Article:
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A novel integrative method for measuring body condition in ecological studies based on physiological dysregulation
Milot, E.; Cohen, A.A.; Vézina, F.; Buehler, D.M.; Matson, K.D.; Piersma, T. (2014). A novel integrative method for measuring body condition in ecological studies based on physiological dysregulation. Methods Ecol. Evol. 5(2): 146-155.
In: Methods in Ecology and Evolution. Wiley: Hoboken. ISSN 2041-2096; e-ISSN 2041-210X, meer
Peer reviewed article  

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Author keywords
    body condition; Calidris canutus; health state; Mahalanobis distance; metabolic rate; multivariate distance; physiological dysregulation

Auteurs  Top 
  • Milot, E.
  • Cohen, A.A.
  • Vézina, F.
  • Buehler, D.M.
  • Matson, K.D.
  • Piersma, T., meer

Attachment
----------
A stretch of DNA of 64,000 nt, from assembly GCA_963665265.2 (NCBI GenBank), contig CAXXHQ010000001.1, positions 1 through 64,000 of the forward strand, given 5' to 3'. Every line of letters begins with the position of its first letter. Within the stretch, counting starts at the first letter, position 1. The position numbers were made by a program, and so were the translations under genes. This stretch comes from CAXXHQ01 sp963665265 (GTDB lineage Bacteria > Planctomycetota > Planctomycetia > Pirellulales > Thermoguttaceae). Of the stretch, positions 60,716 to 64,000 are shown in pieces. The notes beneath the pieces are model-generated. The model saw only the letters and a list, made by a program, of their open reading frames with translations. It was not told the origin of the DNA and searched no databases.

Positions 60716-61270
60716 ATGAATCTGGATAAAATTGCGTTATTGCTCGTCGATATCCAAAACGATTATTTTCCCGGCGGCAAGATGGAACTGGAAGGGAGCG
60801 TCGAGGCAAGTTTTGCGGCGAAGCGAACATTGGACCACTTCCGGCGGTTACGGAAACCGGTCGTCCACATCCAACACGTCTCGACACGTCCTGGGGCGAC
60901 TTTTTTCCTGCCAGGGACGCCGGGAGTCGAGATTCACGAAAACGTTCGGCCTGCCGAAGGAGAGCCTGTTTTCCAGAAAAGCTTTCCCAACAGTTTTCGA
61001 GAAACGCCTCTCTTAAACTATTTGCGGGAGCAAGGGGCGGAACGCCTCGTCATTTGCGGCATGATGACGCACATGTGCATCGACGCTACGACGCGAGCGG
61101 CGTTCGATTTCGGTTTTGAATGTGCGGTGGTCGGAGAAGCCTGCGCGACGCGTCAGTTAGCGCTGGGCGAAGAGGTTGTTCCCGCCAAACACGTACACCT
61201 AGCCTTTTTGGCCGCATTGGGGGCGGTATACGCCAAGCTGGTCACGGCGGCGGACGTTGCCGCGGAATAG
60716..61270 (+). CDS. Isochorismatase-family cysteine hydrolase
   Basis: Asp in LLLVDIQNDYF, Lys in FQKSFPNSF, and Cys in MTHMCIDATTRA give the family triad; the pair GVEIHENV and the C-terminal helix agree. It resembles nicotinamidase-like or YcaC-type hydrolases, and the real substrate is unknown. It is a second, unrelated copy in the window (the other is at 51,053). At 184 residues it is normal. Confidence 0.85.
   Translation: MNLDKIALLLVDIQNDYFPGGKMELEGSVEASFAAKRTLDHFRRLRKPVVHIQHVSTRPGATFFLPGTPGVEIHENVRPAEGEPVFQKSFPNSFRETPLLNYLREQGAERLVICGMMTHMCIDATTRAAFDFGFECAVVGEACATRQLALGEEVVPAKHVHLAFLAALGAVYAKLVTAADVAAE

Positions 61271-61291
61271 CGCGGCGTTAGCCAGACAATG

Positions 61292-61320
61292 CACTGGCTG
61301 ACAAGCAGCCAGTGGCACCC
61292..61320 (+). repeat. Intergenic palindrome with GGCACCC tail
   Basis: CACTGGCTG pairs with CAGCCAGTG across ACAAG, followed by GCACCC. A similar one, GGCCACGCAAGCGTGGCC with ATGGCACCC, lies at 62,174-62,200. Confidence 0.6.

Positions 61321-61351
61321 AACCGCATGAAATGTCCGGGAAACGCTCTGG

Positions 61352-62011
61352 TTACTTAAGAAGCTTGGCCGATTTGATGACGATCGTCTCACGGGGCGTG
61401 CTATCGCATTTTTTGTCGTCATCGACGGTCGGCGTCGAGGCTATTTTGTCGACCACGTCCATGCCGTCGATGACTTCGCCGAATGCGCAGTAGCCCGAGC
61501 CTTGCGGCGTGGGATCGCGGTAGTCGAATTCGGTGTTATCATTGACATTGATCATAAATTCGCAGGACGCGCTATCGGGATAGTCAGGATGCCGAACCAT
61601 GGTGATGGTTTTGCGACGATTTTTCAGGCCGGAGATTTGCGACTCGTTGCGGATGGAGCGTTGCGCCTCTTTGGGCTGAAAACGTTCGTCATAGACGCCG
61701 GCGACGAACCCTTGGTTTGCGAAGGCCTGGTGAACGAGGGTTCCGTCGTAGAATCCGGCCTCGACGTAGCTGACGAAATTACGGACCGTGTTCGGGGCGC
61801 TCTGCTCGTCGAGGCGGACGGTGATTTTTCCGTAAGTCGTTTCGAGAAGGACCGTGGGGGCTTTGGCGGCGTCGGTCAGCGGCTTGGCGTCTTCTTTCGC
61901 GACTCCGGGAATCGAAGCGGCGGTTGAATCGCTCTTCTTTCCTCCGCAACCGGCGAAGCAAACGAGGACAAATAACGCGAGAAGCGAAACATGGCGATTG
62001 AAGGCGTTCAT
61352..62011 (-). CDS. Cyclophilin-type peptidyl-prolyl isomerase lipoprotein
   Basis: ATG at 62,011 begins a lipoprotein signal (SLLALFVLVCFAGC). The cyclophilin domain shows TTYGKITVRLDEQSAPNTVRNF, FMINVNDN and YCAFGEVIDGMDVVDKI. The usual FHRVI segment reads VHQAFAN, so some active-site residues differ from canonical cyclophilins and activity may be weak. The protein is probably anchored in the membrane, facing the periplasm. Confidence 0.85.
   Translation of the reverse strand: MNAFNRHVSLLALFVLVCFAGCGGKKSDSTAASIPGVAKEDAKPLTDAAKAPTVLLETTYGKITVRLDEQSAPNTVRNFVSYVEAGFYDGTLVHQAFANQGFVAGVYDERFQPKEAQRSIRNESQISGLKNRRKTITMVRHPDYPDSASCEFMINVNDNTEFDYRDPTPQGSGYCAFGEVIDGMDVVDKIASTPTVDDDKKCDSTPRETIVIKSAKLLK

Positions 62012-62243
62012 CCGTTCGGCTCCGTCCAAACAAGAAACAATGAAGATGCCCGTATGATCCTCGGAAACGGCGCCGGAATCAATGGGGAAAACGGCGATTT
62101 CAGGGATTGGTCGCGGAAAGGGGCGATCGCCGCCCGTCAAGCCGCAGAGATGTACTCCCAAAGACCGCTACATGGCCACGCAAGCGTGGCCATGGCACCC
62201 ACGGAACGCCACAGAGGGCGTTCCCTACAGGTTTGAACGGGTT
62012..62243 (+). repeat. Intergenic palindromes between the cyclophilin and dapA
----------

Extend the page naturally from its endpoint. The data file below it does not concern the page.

1. The body condition of free-ranging animals affects their response to stress, decisions, ability to fulfil vitalneeds and, ultimately, fitness. However, this key attribute in ecology remains difficult to assess, and there is aclear need for more integrativemeasures than the common univariate proxies.2. We propose a systems biology approach that positions individuals along a gradient from a ‘normal/optimal’to ‘abnormal/suboptimal’ physiological state based onMahalanobis distance computed from physiological biomarkers.We previously demonstrated the validity of this approach for studying ageing in humans; here, we illustrateits broad potential for ecological studies.3. As an example, we used biomarker data on shorebirds and found that birds with an abnormal condition hada lower maximal thermogenic capacity and higher scores of inflammation, with important implications for theirecology and health.Moreover,Mahalanobis distance captured a signal of condition not detected by the individualbiomarkers.4. Overall, our results on birds and humans show that individuals with abnormal physiologies are indeed inworse condition.Moreover, our approach appears not to be particularly sensitive to which set of biomarkers isused to assess condition. Consequently, it could be applied easily to existing ecological data sets.5. Our approach provides a general, powerful way to measure condition that helps resolve confusion as to howto deal with complex interactions and interdependence among multiple physiological and condition measures. Itcan be applied directly to topics such as the effect of environmental quality on body condition, risks of healthoutcomes, mechanisms of adaptive phenotypic plasticity, and mechanisms behind long-term processes such assenescence.

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